Healthy diets are good for the kidneys - not just the heart

NUI Galway’s Dr Andrew Smyth
Nov 17 2014 Posted: 10:12 GMT

A healthy diet may help protect our kidneys, according to a new study presented by NUI Galway researchers at a major conference in Philadelphia which comes to a close today. However, individuals must also pay particular attention to their sodium (salt) and potassium intake, according to the research, which analysed data from over 500,000 people.

Chronic kidney disease is estimated to affect over 300,000 people in Ireland, although many people with chronic kidney disease may be unaware that they have it. Recent data suggests that approximately 4,000 people in Ireland have end-stage kidney disease, the most severe form of chronic kidney disease, and need dialysis or a kidney transplant. Chronic kidney disease is associated with an increased risk of other medical conditions including cardiovascular disease (heart disease and stroke).

“Current guidelines for healthy eating focus primarily on preventing cardiovascular disease”, explains the lead author on the research, NUI Galway’s Dr Andrew Smyth, whose work is supported by the Health Research Board. “We completed this research work to explore if healthy eating may also protect from kidney disease. This is particularly important, as people with more advanced kidney disease may be advised to restrict their diet.”

The study indicates that dietary modifications may reduce the burden of chronic kidney disease. Dr Smyth said: “Our results suggest that a healthy diet may reduce the future risk of kidney outcomes. Importantly, it highlights the importance of looking at the whole diet, rather than just looking at healthy foods alone. The most benefit was seen from a healthy diet, containing plenty of healthy foods, low amounts of unhealthy foods, higher potassium and not too much sodium. As dietary modification is a low-cost, simple intervention, it offers the potential to significantly reduce the burden from chronic kidney disease, while also protecting from cardiovascular disease.”

Dr Smyth presented the initial findings of the study at Kidney Week 2014, the annual meeting of the American Society of Nephrology, which was attended by over 13,000 people. The study, which was called ‘Diet and Major Renal Outcomes: The NIH-AARP Diet and Health Study’, used data from a large US study (National Institutes of Health Diet and Health Study). Dr Martin O'Donnell of NUI Galway was the senior author on the report.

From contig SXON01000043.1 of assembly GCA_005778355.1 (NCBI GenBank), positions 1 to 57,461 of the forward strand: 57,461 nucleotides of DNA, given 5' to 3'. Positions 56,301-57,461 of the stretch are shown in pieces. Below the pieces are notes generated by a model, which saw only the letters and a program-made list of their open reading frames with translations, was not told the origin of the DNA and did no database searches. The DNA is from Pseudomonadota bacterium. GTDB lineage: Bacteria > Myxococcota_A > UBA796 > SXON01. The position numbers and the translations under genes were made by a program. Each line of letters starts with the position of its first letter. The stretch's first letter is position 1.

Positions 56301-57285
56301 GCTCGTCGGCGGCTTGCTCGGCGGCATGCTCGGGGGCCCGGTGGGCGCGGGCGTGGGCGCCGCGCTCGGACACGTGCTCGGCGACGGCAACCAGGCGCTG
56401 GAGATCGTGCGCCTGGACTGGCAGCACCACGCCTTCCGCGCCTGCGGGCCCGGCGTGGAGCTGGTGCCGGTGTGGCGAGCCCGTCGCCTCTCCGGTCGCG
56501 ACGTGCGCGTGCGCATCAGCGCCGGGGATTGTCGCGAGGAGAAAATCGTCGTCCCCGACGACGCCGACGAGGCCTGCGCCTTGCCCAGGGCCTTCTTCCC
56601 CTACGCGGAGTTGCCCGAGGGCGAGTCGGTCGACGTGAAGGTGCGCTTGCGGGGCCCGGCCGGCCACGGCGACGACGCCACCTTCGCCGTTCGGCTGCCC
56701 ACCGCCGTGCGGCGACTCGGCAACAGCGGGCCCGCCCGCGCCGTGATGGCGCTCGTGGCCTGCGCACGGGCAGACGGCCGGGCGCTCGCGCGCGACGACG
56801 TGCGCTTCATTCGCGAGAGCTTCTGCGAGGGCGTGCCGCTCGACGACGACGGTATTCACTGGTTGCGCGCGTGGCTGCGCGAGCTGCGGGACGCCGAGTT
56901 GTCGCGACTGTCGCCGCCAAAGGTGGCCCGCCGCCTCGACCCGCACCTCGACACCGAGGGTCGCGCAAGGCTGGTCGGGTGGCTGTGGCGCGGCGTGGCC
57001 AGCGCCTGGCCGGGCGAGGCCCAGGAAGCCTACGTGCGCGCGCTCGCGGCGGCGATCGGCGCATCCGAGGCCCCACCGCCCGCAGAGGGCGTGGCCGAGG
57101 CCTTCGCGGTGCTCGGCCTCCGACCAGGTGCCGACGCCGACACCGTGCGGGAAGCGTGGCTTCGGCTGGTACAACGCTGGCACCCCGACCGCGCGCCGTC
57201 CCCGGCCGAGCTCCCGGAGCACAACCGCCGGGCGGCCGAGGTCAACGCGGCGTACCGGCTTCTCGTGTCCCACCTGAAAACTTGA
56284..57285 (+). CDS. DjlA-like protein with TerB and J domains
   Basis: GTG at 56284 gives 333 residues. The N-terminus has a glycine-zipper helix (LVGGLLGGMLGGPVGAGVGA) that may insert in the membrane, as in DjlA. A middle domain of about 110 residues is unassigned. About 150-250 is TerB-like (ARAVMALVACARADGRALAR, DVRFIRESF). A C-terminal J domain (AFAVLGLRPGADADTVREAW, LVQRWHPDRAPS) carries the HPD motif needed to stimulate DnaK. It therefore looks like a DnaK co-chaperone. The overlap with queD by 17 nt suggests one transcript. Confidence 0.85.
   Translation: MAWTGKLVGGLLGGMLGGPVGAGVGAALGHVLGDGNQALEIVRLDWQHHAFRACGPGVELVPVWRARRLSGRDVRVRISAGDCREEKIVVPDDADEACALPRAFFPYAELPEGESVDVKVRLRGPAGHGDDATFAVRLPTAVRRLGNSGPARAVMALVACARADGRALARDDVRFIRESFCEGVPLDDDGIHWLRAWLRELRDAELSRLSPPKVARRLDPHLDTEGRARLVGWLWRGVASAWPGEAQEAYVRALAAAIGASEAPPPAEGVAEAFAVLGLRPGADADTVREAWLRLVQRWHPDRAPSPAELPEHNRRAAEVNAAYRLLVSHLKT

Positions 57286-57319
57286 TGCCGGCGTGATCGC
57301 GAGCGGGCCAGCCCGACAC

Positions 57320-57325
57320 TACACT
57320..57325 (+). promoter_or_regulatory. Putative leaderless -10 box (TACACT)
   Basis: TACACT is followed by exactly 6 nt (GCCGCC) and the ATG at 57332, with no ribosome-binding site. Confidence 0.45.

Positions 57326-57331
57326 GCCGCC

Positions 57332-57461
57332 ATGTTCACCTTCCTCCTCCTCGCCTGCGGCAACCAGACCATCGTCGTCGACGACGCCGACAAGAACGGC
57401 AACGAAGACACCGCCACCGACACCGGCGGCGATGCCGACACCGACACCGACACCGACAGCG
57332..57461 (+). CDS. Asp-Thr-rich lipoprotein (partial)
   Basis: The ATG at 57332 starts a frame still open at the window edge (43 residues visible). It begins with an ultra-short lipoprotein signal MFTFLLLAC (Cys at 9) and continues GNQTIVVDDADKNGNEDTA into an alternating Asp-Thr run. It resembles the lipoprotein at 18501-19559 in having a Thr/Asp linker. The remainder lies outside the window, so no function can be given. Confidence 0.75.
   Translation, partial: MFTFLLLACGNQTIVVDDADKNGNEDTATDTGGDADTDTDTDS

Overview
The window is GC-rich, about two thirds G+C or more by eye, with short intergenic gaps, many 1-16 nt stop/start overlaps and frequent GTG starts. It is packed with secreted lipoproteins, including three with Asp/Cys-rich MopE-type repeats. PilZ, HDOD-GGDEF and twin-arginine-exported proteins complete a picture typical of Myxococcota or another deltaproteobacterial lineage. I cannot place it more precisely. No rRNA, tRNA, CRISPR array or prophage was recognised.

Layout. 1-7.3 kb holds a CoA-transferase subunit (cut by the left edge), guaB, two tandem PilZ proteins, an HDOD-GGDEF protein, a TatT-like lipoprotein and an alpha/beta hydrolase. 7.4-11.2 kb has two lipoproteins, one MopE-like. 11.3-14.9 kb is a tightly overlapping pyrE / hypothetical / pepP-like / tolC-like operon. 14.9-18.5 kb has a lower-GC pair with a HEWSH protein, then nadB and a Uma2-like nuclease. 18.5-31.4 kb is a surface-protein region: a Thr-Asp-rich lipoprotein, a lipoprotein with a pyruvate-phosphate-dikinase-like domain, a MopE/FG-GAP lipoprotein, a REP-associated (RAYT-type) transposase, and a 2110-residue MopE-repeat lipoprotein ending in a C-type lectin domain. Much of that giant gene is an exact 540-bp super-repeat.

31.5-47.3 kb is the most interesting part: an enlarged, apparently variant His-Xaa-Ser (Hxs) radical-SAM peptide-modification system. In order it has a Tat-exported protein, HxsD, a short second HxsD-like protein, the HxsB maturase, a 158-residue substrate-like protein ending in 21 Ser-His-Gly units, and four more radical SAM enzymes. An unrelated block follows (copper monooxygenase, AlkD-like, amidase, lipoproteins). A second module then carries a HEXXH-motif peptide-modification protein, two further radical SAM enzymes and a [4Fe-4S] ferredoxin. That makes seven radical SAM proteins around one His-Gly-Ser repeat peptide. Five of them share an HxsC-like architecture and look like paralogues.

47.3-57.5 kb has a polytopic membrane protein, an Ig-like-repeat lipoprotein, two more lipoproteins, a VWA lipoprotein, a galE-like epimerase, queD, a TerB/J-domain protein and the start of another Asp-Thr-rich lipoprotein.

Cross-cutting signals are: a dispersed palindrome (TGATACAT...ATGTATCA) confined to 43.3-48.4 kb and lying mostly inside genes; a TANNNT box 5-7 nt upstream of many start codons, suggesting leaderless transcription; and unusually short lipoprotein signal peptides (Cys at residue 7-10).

Over 500,000 people aged 50-71, living in the United States, provided medical information and completed a diet questionnaire, which was used to measure how healthy each person's diet was at baseline (using four different scoring systems), as well as calculating each person's intake of sodium and potassium. Using available follow-up data, the researchers explored the association between diet and kidney outcomes, including the need for dialysis or dying with chronic kidney disease. During the study period, almost 5,000 people required dialysis or died with chronic kidney disease.

Using three of the four diet scoring systems, people with the highest scores for diet quality had the lowest risk of kidney outcomes. In these three scoring systems, people scored highly for eating plenty of healthy foods (such as fruits and vegetables) and for eating low amounts of unhealthy foods (e.g. deep fried, fatty or sugary foods). The biggest effects were seen with the scoring systems that focus on the whole diet. The fourth scoring system, which focuses only on healthy foods (Recommended Food Score), was not associated with kidney outcomes. In addition, the researchers found that high sodium intake was associated with an increased risk of kidney outcomes, as was low potassium intake.


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